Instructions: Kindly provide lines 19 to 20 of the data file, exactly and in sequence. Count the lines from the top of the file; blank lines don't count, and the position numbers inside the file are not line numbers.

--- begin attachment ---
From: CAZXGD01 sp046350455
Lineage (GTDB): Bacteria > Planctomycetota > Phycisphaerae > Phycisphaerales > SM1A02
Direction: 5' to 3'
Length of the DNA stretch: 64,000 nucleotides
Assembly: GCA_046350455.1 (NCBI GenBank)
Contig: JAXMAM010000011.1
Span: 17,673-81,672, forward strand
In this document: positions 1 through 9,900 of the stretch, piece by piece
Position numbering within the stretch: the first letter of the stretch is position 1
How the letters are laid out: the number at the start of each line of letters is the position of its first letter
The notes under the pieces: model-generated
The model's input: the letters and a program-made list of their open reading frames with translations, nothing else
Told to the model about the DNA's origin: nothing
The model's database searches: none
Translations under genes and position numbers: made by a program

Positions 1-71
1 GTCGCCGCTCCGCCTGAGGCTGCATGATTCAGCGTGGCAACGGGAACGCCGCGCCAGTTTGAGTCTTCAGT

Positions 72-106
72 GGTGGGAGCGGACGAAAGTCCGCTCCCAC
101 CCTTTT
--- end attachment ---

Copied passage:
72 GGTGGGAGCGGACGAAAGTCCGCTCCCAC
101 CCTTTT